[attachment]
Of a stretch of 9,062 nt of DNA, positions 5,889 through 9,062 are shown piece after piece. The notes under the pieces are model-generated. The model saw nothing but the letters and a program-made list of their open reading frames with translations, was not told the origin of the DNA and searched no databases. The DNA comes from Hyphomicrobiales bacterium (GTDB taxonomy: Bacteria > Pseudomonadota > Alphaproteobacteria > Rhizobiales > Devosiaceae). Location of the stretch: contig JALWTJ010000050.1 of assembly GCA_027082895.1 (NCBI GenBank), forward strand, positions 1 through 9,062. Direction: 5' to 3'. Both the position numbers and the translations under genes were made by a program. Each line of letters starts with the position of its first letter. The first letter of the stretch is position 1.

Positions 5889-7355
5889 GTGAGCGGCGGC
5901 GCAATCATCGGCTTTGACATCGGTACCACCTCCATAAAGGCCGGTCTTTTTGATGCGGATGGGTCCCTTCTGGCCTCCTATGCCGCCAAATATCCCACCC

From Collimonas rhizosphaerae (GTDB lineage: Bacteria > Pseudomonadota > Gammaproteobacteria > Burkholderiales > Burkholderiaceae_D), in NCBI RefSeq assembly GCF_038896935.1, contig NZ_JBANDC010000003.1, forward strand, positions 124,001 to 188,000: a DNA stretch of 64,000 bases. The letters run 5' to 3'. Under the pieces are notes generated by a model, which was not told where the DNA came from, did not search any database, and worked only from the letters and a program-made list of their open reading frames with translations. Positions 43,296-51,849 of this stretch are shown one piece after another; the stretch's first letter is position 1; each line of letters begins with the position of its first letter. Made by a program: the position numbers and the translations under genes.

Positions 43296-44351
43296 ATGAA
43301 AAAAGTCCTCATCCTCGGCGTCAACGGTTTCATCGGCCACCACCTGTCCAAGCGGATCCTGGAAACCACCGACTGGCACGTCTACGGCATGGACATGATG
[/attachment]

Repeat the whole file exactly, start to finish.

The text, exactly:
Of a stretch of 9,062 nt of DNA, positions 5,889 through 9,062 are shown piece after piece. The notes under the pieces are model-generated. The model saw nothing but the letters and a program-made list of their open reading frames with translations, was not told the origin of the DNA and searched no databases. The DNA comes from Hyphomicrobiales bacterium (GTDB taxonomy: Bacteria > Pseudomonadota > Alphaproteobacteria > Rhizobiales > Devosiaceae). Location of the stretch: contig JALWTJ010000050.1 of assembly GCA_027082895.1 (NCBI GenBank), forward strand, positions 1 through 9,062. Direction: 5' to 3'. Both the position numbers and the translations under genes were made by a program. Each line of letters starts with the position of its first letter. The first letter of the stretch is position 1.

Positions 5889-7355
5889 GTGAGCGGCGGC
5901 GCAATCATCGGCTTTGACATCGGTACCACCTCCATAAAGGCCGGTCTTTTTGATGCGGATGGGTCCCTTCTGGCCTCCTATGCCGCCAAATATCCCACCC

From Collimonas rhizosphaerae (GTDB lineage: Bacteria > Pseudomonadota > Gammaproteobacteria > Burkholderiales > Burkholderiaceae_D), in NCBI RefSeq assembly GCF_038896935.1, contig NZ_JBANDC010000003.1, forward strand, positions 124,001 to 188,000: a DNA stretch of 64,000 bases. The letters run 5' to 3'. Under the pieces are notes generated by a model, which was not told where the DNA came from, did not search any database, and worked only from the letters and a program-made list of their open reading frames with translations. Positions 43,296-51,849 of this stretch are shown one piece after another; the stretch's first letter is position 1; each line of letters begins with the position of its first letter. Made by a program: the position numbers and the translations under genes.

Positions 43296-44351
43296 ATGAA
43301 AAAAGTCCTCATCCTCGGCGTCAACGGTTTCATCGGCCACCACCTGTCCAAGCGGATCCTGGAAACCACCGACTGGCACGTCTACGGCATGGACATGATG